Recently, legislators enacted a bill, aiming to initiate preliminary actions towards implementing a program. This bill proposed the voluntary collection of motorists' odometer readings. However, Governor Jay Inslee, a member of the Democratic party, exercised his veto power and rejected the measure. His rationale behind this decision was rooted in the belief that Washington must have an established program before gathering personal data from its citizens.

Undoubtedly, this situation has created a deadlock, leaving road usage charging efforts at a standstill.

The Director of the National Transporation Finance Center's Thoughts

Asha Weinstein Agrawal, the director of the National Transportation Finance Center at the Mineta Transportation Institute of San Jose State University, emphasized that states are faced with the complex task of addressing both the social and environmental ramifications associated with their strategies for replacing the gas tax proceeds.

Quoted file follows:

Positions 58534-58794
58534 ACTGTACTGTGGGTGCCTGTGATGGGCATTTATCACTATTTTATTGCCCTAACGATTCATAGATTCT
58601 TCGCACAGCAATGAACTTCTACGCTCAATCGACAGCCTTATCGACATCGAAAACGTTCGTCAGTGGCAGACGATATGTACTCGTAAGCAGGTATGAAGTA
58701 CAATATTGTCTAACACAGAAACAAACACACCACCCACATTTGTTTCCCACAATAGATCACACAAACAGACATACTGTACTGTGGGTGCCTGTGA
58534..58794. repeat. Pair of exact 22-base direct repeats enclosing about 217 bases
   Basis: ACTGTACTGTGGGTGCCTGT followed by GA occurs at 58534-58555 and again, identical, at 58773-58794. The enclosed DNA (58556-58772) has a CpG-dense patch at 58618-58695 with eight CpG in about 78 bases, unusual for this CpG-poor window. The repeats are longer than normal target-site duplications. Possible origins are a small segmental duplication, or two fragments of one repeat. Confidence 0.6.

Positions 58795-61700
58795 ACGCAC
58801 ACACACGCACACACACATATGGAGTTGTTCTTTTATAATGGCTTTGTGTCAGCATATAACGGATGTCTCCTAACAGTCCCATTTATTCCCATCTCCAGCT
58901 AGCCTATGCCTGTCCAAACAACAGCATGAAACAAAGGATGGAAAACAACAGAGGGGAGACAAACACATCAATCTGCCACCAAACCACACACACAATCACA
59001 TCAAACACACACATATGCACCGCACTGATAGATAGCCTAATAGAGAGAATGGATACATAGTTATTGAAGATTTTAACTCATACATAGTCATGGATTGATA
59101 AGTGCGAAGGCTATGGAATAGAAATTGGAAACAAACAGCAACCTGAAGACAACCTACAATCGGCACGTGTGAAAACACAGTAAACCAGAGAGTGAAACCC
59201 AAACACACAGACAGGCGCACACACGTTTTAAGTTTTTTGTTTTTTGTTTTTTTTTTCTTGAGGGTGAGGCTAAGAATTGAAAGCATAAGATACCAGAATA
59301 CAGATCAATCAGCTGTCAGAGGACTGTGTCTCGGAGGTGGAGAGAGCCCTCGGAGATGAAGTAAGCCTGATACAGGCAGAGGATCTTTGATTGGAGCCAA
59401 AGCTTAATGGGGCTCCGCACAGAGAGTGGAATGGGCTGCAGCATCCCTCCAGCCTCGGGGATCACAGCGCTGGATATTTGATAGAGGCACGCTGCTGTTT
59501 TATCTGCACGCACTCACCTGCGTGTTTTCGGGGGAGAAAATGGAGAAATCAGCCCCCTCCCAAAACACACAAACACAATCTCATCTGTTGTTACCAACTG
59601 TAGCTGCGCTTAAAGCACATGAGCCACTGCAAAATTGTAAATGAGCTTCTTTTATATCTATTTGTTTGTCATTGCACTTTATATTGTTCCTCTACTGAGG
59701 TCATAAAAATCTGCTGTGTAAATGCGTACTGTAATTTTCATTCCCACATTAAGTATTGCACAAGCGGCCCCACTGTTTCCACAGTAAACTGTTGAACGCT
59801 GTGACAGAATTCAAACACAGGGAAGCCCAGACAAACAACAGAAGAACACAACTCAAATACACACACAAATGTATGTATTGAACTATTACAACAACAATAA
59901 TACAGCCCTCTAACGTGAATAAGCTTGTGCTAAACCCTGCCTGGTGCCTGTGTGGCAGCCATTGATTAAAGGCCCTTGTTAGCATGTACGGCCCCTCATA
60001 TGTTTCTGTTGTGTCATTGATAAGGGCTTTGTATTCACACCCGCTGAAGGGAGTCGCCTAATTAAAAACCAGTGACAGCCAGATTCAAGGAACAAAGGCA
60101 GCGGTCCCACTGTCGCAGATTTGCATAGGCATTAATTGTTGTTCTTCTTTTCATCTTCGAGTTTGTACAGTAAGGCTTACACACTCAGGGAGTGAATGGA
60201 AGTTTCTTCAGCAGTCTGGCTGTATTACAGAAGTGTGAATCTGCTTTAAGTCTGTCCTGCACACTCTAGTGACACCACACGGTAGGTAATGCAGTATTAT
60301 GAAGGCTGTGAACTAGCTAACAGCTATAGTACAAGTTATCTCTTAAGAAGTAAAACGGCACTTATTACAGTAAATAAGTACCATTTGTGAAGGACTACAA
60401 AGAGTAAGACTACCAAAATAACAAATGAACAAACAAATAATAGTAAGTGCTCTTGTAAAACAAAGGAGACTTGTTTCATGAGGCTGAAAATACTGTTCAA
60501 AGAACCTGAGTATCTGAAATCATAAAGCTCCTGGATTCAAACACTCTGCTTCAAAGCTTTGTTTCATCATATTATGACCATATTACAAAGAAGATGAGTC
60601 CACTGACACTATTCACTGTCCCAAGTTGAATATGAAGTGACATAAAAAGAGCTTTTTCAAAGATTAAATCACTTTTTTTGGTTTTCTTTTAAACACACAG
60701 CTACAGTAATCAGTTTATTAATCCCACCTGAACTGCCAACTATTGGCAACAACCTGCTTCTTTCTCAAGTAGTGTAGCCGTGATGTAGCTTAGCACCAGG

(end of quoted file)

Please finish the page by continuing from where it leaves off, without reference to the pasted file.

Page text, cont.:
So will there really be additional taxes or hour taxes? 

Over the years, the institute has consistently conducted nationwide surveys since 2010, which have revealed an increasing inclination towards endorsing mileage-based fees, implementing preferential rates for low-income drivers, and incorporating special rates based on the level of pollution emitted by vehicles.

Weinstein Agrawal asserts that the prevalent state of public policy and transportation funding inadequately aligns with the escalating priority placed by states on mitigating carbon emissions as a means to address the challenges posed by climate change.

She expressed concern over the notion of transitioning towards a framework that favors cost-effectiveness in driving gas-guzzling vehicles while imposing higher costs for driving a Prius. This approach appears to present significant symbolic challenges and, quite literally, sends counterproductive economic incentives and motivations to individuals. Technology innovations are also a factor and have a fair share of impact.

According to Evan Burroughs, his 85-year-old father, Hank, skillfully sidesteps substantial vehicle registration fees through his active involvement in Oregon's program, leveraging the advantages of his electric car. Conversely, Burroughs himself, as an owner of a Subaru Outback, conscientiously contributes an additional negligible amount to his monthly expenses.